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Language: a Mirror of Society and its Thoughts




Illustration by Roman Muradov
Written by Smriti Chawla


Language is not natural, but rather a man-made creation. It is representative of the culture and society that it embodies. It is impossible to think of language existing in a vacuum. Conventional canonical literature has, for the longest time, successfully represented the patriarchal power structures of society. 


It was with second-wave feminism in the late 1960s to the late 1980s that critics and females alike recognised the need for a decent representation of the female and the feminine. Female motifs, symbols, and language were intentionally kept away from literature for years. Language was recognised as a tool to propagate patriarchy and the values of society. Gendered language has allowed the space to push women into certain specific structures, and subjected them to certain roles. 


The theoretical roots of feminist linguistics lie in the difference-based theories that emerged during feminism’s second wave, which placed women’s concerns at the center of scholarly analysis for the first time in history. The field has gone on to expand its remit from its original focus on white straight middle-class women to a more inclusive perspective, thanks to the influence of critical feminisms concerned with materiality, race and colonialism, and masculinity, writes Mary Bucholtz, a contemporary feminist scholar.  


Binary of language, and a deep-rooted stereotypical approach towards token representation of women has certainly helped retain the power dynamics and hierarchical social and cultural sectors. This gave rise to the need to subvert, alter or change language structures in order to include the female and the feminine to the same degree as it represented the male and the masculine. 


Language recapitulates gender hierarchies in our daily discourse in the form of sexist language. Such use of language contributes to an oppressive model of femaleness, with which women are assumed to identify, thereby perpetuating inequality,” says Hemanga Dutta, Sociolinguist and Assistant Professor, Centre for Linguistics and Contemporary English, EFLU.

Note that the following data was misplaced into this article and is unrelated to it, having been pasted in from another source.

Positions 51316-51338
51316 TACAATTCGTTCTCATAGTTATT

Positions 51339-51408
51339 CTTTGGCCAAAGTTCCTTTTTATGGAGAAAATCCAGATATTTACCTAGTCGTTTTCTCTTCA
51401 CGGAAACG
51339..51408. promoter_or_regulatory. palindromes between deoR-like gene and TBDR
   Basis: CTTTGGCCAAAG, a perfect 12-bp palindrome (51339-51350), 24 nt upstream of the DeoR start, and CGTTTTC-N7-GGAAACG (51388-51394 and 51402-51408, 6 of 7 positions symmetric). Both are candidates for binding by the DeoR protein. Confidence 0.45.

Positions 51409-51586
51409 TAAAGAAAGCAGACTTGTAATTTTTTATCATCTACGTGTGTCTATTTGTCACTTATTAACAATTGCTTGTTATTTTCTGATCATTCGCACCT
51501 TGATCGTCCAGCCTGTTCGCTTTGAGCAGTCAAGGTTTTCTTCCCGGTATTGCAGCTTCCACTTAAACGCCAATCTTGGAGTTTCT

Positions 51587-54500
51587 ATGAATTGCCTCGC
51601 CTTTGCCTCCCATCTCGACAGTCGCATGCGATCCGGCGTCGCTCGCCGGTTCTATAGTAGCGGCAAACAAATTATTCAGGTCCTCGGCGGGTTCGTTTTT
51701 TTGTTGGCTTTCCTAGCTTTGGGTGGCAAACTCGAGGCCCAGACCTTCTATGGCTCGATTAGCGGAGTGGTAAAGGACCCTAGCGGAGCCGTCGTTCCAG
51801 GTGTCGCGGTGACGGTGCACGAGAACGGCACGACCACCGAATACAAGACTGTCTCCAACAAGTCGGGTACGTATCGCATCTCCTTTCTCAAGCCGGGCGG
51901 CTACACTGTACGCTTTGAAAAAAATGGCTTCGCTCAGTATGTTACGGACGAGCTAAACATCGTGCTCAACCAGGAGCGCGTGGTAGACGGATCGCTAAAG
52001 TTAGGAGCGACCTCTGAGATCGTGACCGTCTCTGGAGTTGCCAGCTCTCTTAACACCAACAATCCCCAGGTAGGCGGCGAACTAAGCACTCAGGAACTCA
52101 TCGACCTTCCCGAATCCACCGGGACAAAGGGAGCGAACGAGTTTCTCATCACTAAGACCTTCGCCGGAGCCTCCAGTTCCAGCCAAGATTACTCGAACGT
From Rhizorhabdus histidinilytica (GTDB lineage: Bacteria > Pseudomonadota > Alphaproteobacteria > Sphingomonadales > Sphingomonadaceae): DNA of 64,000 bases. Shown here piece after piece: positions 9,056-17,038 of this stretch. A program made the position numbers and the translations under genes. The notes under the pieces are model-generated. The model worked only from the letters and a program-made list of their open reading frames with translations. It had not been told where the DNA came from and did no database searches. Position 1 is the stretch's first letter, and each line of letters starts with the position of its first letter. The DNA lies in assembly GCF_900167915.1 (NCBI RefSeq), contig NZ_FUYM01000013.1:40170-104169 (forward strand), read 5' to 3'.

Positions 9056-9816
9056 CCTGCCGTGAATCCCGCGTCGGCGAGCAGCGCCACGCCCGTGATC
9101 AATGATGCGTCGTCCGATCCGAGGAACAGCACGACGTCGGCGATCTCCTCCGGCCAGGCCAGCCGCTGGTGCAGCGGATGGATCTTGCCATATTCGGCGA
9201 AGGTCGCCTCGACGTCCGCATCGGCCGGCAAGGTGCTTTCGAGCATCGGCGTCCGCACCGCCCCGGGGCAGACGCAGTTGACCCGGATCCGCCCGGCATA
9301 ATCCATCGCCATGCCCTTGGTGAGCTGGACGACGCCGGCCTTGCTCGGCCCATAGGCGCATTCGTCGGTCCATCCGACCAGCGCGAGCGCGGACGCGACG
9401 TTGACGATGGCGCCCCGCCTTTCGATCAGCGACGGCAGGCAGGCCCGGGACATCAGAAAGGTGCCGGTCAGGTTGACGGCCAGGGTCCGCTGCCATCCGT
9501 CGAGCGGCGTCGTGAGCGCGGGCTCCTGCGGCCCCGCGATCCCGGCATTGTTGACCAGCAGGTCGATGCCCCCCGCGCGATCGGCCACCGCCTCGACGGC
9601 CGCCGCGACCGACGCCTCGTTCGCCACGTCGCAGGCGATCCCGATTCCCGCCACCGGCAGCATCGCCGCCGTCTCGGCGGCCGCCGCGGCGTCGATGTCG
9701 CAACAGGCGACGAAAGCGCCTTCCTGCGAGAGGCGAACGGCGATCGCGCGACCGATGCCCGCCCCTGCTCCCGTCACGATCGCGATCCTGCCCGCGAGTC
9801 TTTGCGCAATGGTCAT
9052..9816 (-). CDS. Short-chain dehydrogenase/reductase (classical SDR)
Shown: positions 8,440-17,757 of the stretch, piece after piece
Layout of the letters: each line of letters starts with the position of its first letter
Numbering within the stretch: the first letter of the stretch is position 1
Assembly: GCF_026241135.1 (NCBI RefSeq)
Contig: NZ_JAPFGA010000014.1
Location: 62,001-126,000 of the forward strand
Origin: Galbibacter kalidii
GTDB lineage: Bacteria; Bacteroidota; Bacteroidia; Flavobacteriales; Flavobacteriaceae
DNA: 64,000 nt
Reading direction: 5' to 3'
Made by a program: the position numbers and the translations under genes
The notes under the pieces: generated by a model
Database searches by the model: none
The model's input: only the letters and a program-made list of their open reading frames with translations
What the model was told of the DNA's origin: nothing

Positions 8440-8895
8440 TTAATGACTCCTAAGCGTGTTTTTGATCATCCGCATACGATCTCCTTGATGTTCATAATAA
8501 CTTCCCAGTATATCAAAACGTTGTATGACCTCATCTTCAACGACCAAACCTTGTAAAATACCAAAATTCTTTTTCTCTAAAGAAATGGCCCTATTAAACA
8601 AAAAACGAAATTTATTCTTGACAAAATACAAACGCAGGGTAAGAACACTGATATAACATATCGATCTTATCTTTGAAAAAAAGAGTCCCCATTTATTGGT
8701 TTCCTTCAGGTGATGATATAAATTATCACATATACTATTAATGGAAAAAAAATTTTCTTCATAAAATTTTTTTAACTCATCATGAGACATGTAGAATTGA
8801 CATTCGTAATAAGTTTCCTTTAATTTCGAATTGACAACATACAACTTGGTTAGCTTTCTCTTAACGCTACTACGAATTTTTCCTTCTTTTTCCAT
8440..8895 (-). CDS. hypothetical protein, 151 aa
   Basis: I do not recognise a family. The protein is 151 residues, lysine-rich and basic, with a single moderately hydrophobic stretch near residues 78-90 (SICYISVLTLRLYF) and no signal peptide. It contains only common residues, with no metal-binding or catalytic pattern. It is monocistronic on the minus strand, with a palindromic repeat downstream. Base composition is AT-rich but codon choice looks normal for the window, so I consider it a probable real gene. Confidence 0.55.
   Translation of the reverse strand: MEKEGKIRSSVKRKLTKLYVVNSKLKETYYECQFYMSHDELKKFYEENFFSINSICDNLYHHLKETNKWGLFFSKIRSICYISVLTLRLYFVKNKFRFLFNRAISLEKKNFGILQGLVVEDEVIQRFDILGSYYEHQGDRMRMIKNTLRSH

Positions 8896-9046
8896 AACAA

Almost 75% of the world’s languages employ a sex-based system, which also indicates the sheer usage of male pronouns. These pronouns display gender binarism, which classifies gender into two distinct forms, thereby ignoring other genders. Patriarchal notions of career structures also seep into common language with the use of the suffix ‘men’ in words like chairman, fireman, policeman. The change in this vocabulary is currently being brought about, and while it is a slow process, the need for this change is slowly being recognised. Chairperson as a designation does not indicate the gender of the person in the position of authority and is, therefore, the preferred term. 


When a man refers to a woman as sugar, honey, sweetie, he consciously or unconsciously objectifies the woman, by referring to her using words used in relation to food. Terms like ‘pussy’ also propagate the patriarchal notions that deem women weak. I would here take a sentence to remind the world that they have been pushed out of that pussy in order to exist. And they would do well to remember that. The use of the female genitalia in the abusive language in most languages also reinstates the notion of control over the woman’s reproductive system and capacity. 


Language is a mirror of society and its thoughts. Gendered language obviously influences the way we see the world, right from our childhoods. In the progression of society, every element, social, political, cultural, has to move forward at the same time. Language is merely one such element. An era of inclusivity and reform is upon us, and it is upon us to reform the idea of gender from binary to a spectrum. 


Gender linguists have suggested these three things to bring out inclusivity in our everyday discourse - rebuilding language, using words differently, and creating new words. The common use of the word womxn, instead of women is used to remove the word ‘men’ from the women and create a unique identity for the female. Words like mansplaining have entered into the 21st-century vocabulary, and are used primarily to highlight the power dynamics in a man-woman relationship. 


Gender-neutral terms like ‘person’, ‘they’, ‘their’ can help build an inclusive society, with equal respect being given to all genders on the spectrum. 


Specifically in literature and visual media, instead of token, stereotypical representation of women, one must move beyond and make such spaces inclusive. Gender representation should not be checkboxes for producers and creators to tick, but natural additions in common, shared spaces. 

“Criticising sexism in language is just one of the many battles one needs to fight on a daily basis in order to try — not necessarily to make the world a better place, but to make people in power become aware of their own status. We all need to think much more than we currently do,” says Madhavi Menon, Director of Centre for Studies in Gender and Sexuality, Ashoka University.


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